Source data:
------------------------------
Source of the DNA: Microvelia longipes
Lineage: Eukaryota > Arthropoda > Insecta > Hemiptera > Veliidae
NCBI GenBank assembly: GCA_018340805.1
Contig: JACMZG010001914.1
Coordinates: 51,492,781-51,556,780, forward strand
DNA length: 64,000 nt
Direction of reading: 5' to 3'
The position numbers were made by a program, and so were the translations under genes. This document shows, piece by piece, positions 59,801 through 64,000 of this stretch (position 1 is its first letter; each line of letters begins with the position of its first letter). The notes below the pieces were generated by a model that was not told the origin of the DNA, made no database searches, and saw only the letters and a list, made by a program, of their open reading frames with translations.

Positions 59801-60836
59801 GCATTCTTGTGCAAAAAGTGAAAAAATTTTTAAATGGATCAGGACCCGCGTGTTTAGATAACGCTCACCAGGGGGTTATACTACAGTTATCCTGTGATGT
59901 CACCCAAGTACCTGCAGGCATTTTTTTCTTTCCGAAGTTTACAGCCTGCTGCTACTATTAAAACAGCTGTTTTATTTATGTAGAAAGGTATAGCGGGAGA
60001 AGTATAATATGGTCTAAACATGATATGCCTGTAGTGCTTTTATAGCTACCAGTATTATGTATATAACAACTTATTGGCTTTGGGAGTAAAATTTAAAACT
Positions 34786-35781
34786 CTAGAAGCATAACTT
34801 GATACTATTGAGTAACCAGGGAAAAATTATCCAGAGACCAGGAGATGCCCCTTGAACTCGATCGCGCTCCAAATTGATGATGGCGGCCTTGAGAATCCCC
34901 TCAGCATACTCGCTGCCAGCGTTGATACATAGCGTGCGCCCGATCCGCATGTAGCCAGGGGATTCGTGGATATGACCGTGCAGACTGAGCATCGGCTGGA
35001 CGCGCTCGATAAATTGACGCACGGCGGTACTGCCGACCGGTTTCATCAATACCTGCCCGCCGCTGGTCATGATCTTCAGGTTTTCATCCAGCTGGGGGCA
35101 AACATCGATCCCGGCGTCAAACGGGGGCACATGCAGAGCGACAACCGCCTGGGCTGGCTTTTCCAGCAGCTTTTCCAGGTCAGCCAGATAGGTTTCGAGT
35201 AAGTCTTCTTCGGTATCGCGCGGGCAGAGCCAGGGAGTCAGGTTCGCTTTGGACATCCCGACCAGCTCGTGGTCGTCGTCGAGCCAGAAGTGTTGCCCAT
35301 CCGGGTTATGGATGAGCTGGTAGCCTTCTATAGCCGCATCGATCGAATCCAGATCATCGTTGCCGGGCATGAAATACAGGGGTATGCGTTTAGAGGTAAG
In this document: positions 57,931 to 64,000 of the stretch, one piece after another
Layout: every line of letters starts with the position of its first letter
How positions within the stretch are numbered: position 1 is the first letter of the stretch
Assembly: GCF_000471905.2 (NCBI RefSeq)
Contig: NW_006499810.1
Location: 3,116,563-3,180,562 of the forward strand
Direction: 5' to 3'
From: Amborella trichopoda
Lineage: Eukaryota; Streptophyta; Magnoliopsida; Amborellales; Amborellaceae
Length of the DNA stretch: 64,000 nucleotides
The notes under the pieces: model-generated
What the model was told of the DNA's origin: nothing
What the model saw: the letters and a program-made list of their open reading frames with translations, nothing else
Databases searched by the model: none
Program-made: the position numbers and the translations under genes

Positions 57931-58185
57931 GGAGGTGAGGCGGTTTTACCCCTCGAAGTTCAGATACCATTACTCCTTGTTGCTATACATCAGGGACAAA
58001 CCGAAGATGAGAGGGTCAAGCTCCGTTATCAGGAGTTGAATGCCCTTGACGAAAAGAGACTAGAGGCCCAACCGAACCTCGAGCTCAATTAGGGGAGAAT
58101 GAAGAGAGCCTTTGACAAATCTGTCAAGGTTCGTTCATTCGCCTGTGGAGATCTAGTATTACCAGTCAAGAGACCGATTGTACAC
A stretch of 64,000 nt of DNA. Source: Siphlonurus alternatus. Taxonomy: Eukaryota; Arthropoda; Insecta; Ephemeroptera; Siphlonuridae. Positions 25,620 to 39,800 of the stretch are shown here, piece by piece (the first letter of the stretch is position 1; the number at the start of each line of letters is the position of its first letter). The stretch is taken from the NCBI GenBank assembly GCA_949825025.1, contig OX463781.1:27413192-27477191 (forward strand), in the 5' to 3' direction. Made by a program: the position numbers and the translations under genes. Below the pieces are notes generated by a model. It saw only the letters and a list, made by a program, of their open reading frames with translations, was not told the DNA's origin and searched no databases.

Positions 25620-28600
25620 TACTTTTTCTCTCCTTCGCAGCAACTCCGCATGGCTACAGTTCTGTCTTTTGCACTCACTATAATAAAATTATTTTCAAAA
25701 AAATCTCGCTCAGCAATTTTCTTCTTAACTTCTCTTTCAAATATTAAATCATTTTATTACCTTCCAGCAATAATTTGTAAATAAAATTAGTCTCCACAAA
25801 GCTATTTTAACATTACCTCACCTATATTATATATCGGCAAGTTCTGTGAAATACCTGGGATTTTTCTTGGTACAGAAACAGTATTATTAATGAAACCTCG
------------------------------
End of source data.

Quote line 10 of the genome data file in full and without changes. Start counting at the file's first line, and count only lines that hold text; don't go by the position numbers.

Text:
59801 GCATTCTTGTGCAAAAAGTGAAAAAATTTTTAAATGGATCAGGACCCGCGTGTTTAGATAACGCTCACCAGGGGGTTATACTACAGTTATCCTGTGATGT